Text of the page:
In this scenario, as you peel business processes into “high” and “low” talent pool co-location needs, the workforce needed to execute “low” talent pool co-location processes can be anywhere in the world. With the political storm now raging around outsourcing and “off-shoring,” one fact seems to be that outsourcing is inevitably the key driving force responsible for changing today’s business landscape; whether we like it or not. Conventional wisdom teaches us that we should draw conclusions from IT Industry and find the way to embrace this trend.

Several years ago, only “very low” customer co-location kind of work was sent to remote locations – like software code development. With success stories building up, and wider availability of cheep communications, we are steadily moving towards the day when certain portions of recruitment process will be outsourced to more cost competitive labor markets. No one is immune, and soon enough recruiters in developed countries who have traditionally been insulated from global market forces will be faced with competition as they have never seen before: recruiting consultants from global outsourcing hot spots capable of offering comparable-quality service at perhaps a tenth the cost of their counterparts will get in the game.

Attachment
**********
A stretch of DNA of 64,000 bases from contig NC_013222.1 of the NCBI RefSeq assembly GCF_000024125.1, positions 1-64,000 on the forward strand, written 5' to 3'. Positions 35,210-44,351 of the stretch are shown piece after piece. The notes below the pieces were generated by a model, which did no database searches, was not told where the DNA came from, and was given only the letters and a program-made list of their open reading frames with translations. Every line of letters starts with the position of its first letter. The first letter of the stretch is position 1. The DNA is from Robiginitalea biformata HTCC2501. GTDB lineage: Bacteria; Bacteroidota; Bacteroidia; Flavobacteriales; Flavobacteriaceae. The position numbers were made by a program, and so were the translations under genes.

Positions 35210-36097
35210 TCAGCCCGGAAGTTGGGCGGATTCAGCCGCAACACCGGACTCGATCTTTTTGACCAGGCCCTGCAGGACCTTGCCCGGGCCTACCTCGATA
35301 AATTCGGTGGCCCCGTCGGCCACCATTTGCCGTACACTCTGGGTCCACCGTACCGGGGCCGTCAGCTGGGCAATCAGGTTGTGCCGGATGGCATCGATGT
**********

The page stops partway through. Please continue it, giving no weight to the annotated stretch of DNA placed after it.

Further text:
However, overall more likely than not, outsourcing will bring definite advantages. I am sure that most of us would appreciate help in meeting and greeting applicants so that they do not feel like their resumes have only been sucked into an ATS (Applicant Tracking System) black hole. But initial correspondence, introductory e-mails, first level of selection, test administration, preliminary interviews, only to name a few, could be purchased externally at more competitive costs than internal resources.